Alabama State University has barred its incoming president from living in her required campus home with any romantic interest as long as she remains unmarried.
A contract signed by Gwendolyn Boyd to become head of Alabama State University in Montgomery prohibits her from sharing her presidential home with any "romantic relation."
The contract notes Boyd, 58, is single and requires her to live in the house. It says the no-cohabitation clause is in effect as long as Boyd isn't married. Boyd signed the contract Jan. 2 under which Alabama State will pay her $300,000 annually. She starts work Feb. 1.
In a statement released Tuesday by the university, Boyd said she knew what was in the contract.
"I can read. I read my contract thoroughly, I knew what I was signing and I have no issue with it at all," she said.
A university statement said trustees and Boyd negotiated the agreement.
"This clause ... has nothing to do with Dr. Boyd and everything to do with the increasing scrutiny that university presidents face as the top image-makers of their respective universities, and as some would say, the 'living brand' of the schools that employ them," said the statement.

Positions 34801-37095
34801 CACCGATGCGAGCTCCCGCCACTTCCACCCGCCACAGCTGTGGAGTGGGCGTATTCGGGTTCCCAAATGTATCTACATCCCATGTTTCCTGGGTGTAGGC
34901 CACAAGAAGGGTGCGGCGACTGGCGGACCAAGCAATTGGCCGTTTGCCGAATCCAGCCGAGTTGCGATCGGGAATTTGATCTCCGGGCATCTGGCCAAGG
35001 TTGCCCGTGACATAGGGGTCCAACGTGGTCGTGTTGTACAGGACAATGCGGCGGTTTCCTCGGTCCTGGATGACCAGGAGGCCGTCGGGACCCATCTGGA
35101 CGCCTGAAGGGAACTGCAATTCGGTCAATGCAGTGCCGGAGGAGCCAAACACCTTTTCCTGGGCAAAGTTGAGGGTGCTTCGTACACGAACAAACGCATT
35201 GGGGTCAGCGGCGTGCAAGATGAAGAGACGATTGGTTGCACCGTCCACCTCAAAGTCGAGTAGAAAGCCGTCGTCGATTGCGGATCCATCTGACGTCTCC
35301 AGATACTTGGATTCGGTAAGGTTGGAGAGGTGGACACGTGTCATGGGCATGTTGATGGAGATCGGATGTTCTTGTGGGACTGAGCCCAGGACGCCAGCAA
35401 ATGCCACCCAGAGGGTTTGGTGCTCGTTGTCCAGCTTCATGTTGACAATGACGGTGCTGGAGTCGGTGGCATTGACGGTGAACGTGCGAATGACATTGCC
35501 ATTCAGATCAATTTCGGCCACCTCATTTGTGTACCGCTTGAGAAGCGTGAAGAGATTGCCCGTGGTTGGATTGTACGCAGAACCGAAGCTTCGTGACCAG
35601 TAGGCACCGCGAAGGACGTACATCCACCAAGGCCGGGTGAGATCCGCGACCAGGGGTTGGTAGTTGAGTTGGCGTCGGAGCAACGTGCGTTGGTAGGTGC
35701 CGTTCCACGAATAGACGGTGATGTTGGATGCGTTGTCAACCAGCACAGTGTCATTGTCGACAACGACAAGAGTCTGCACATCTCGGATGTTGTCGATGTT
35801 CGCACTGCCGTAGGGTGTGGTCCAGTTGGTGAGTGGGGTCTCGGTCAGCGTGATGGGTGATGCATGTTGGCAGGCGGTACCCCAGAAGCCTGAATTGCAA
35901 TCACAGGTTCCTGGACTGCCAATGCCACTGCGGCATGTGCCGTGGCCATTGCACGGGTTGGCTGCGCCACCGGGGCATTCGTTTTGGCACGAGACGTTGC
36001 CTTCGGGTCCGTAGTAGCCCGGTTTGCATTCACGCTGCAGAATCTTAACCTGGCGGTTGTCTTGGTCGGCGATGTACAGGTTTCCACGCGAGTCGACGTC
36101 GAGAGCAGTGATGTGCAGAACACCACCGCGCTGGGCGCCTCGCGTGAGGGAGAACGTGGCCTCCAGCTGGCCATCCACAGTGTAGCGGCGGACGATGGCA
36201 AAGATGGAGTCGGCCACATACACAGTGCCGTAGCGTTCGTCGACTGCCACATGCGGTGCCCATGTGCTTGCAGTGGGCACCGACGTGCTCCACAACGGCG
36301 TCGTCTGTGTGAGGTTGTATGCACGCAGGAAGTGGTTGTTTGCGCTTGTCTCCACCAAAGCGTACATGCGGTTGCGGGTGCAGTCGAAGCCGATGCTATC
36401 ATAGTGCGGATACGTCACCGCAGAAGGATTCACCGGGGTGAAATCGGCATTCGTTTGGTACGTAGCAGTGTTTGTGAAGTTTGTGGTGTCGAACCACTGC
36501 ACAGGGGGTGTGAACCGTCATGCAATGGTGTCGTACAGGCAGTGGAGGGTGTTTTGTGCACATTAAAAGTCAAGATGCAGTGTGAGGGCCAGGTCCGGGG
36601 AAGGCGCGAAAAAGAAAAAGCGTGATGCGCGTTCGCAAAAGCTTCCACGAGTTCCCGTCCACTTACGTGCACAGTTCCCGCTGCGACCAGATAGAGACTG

The University of Alabama similarly has an unmarried president and a campus executive mansion, but President Judy Bonner's contract does not include any language about who can live in the house, said University of Alabama System spokeswoman Kellee Reinhart.
Boyd has been executive assistant to the chief of staff of the Applied Physics Lab at John Hopkins University. Boyd will replace Joseph Silver, who left in late 2012.
Boyd grew up in Montgomery and has a bachelor's degree from Alabama State. She also has a master's degree in mechanical engineering from Yale University and a doctorate in divinity from Howard University.